“You didn’t have a mattress?” I asked Ma incredulously. At least The Mrs and I were able to join our single bed mattresses together when we got married. “No, the only furniture we had was a square wooden dining table and four stools.” Ma, ever one to demonstrate frugality oneupmanship, laughed, happy to have reminded me of what “tough life” really means. Her facial expression then turned serious, maybe even sad. “And then, our lives were turned upside down.” she continued with her story. It was a Monday, March 23rd 1942. The two Kenpeitai men crashed through the venetian louvres, and were immediately on top of Pa. Pa did not even have time to rise to his feet as they pummelled his body like a punching bag. Ma could not describe much else. Before she froze like a stunned mullet, she had turned away from the violence, facing the wall. Too scared to look and maybe even more scared to be seen by the Japanese secret police; their reputation as notorious as the Nazi SS paramilitary. By the time she breathed again, they had hauled her Ngeh-doh away. Li Tong, the owner of the small oriental arts and souvenir shop next door, was also rounded up. He was sleeping in the second bedroom, a sub-tenant of the entrepreneurial Pa. The whole house became eerily quiet, even the angry wind had retreated, disappearing into the dark night. Every light in the house had been turned on by the Japanese as they hunted for men to catch. Each light was by today’s standard unbearably dim, no more than 15W. A less frequently used room such as the outside toilet was equipped with a 5W globe, so weak it threw a reddish glow. It was Pa’s instruction never to turn on the lights at night. “A brightly lit house will attract the attention of the Japanese”, he had advised Ma. He did not need to explain that it was also a good way to save money. Since the Imperial Army’s bicycle infantry replaced the fleeing British regiment in Penang, they had formed the habit of using candle for light.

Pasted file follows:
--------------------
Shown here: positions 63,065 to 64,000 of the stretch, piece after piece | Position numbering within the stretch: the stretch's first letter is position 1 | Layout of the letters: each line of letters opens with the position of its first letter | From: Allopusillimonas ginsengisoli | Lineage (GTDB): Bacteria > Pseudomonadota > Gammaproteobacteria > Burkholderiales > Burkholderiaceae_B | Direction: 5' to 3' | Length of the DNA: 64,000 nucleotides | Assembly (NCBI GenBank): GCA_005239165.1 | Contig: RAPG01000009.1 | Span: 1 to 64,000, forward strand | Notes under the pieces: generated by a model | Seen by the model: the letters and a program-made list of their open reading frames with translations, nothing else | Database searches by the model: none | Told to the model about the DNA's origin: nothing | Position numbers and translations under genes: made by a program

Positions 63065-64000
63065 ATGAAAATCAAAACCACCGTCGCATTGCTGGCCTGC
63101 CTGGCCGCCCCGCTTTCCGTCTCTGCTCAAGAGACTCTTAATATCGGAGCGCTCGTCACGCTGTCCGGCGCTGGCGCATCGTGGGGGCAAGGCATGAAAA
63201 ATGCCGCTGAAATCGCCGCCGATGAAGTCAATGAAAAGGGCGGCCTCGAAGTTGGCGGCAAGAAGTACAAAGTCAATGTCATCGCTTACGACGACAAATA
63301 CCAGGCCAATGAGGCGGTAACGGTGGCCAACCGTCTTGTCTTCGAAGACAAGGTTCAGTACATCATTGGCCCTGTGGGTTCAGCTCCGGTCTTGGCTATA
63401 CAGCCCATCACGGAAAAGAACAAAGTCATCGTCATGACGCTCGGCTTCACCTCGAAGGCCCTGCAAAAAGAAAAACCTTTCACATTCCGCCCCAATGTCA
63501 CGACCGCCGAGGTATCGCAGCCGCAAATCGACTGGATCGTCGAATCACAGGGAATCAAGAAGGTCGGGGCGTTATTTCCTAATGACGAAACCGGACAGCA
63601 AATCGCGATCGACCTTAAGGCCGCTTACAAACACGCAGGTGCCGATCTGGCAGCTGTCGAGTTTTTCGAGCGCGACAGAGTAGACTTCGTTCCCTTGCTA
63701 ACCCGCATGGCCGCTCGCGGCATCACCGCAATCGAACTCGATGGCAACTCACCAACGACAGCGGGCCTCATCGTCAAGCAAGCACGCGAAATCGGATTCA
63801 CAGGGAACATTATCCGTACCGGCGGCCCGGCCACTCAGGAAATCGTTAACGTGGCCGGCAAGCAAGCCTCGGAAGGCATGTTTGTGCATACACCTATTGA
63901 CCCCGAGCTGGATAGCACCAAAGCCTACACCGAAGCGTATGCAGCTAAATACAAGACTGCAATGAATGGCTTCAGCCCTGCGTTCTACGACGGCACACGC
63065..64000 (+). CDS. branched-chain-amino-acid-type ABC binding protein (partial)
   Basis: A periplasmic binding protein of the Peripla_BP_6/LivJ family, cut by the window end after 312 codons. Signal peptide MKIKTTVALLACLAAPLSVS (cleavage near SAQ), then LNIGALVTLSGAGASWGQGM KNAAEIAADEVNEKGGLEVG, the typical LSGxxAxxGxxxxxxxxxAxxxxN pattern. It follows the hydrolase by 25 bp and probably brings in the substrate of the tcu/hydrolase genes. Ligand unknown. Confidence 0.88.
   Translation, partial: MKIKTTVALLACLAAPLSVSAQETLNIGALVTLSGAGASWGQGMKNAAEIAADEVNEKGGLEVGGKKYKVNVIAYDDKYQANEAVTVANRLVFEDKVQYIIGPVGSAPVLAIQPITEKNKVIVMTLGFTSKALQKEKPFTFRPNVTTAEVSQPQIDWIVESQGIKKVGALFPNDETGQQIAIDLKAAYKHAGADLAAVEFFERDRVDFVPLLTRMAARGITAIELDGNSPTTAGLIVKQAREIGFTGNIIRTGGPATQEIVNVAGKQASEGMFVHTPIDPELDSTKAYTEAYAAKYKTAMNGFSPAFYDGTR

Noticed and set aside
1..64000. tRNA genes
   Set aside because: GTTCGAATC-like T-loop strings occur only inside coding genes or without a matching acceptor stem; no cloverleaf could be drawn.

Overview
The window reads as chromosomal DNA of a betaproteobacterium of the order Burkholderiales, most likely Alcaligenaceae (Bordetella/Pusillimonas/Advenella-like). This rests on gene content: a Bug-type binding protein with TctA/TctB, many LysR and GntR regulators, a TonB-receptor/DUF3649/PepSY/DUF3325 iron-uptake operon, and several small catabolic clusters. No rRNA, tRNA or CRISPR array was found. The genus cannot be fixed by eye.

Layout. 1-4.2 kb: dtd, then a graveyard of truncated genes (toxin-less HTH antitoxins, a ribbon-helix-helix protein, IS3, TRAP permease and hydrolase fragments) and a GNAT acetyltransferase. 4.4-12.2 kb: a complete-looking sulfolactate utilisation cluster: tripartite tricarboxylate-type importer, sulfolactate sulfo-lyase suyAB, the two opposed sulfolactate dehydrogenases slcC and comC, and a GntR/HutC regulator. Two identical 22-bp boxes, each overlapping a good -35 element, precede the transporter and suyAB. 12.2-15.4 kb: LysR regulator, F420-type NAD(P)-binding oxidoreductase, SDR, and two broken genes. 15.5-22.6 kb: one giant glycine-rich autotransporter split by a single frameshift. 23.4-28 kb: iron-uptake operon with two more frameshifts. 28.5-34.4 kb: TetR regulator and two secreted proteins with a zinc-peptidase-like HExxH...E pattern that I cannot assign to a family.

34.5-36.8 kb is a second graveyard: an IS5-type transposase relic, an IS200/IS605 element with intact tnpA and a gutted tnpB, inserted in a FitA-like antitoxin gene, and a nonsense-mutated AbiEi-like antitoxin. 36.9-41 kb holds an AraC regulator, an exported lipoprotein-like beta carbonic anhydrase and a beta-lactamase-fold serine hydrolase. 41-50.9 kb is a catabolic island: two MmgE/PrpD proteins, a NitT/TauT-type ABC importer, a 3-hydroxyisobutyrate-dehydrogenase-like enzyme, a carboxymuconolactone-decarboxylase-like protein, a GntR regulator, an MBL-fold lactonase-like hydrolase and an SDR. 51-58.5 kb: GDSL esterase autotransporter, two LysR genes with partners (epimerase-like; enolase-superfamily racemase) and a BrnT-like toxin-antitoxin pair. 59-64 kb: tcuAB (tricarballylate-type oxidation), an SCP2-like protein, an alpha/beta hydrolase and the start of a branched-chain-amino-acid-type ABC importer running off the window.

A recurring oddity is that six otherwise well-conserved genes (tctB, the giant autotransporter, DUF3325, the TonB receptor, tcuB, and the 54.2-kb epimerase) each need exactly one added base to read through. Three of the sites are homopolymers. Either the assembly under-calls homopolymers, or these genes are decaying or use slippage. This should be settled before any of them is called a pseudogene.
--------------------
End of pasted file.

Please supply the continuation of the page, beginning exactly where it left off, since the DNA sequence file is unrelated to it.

The next day, Li Tong returned. He was almost unrecognisable with dirt-caked dishevelled hair, his singlet torn and bloodied, his face riddled with cigarette burns – all telltale signs that he was tortured. He was lucky. Released after only one night of interrogation, he was thankful to be alive. “Quick! Cook some rice porridge for your husband. Bring his pyjamas also. He is being held indefinitely.” Ma rushed to the back of the house and chundered a load into the drain, but so far, she had not shed a single tear.